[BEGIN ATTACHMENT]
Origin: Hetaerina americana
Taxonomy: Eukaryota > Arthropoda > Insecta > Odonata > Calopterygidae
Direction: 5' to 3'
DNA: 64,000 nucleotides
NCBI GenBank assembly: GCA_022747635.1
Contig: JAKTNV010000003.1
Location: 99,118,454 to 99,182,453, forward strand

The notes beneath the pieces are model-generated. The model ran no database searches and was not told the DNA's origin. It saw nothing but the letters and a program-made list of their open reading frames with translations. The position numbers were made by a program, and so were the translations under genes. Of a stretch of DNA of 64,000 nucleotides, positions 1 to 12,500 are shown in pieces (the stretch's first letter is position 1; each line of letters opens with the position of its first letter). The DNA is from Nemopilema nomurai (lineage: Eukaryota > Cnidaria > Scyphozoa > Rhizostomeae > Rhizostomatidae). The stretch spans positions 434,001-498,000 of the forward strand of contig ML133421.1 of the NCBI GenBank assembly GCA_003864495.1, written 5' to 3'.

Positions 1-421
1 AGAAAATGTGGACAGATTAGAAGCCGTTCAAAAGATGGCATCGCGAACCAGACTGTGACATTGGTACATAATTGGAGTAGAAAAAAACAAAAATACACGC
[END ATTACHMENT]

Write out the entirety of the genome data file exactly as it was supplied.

Origin: Hetaerina americana
Taxonomy: Eukaryota > Arthropoda > Insecta > Odonata > Calopterygidae
Direction: 5' to 3'
DNA: 64,000 nucleotides
NCBI GenBank assembly: GCA_022747635.1
Contig: JAKTNV010000003.1
Location: 99,118,454 to 99,182,453, forward strand

The notes beneath the pieces are model-generated. The model ran no database searches and was not told the DNA's origin. It saw nothing but the letters and a program-made list of their open reading frames with translations. The position numbers were made by a program, and so were the translations under genes. Of a stretch of DNA of 64,000 nucleotides, positions 1 to 12,500 are shown in pieces (the stretch's first letter is position 1; each line of letters opens with the position of its first letter). The DNA is from Nemopilema nomurai (lineage: Eukaryota > Cnidaria > Scyphozoa > Rhizostomeae > Rhizostomatidae). The stretch spans positions 434,001-498,000 of the forward strand of contig ML133421.1 of the NCBI GenBank assembly GCA_003864495.1, written 5' to 3'.

Positions 1-421
1 AGAAAATGTGGACAGATTAGAAGCCGTTCAAAAGATGGCATCGCGAACCAGACTGTGACATTGGTACATAATTGGAGTAGAAAAAAACAAAAATACACGC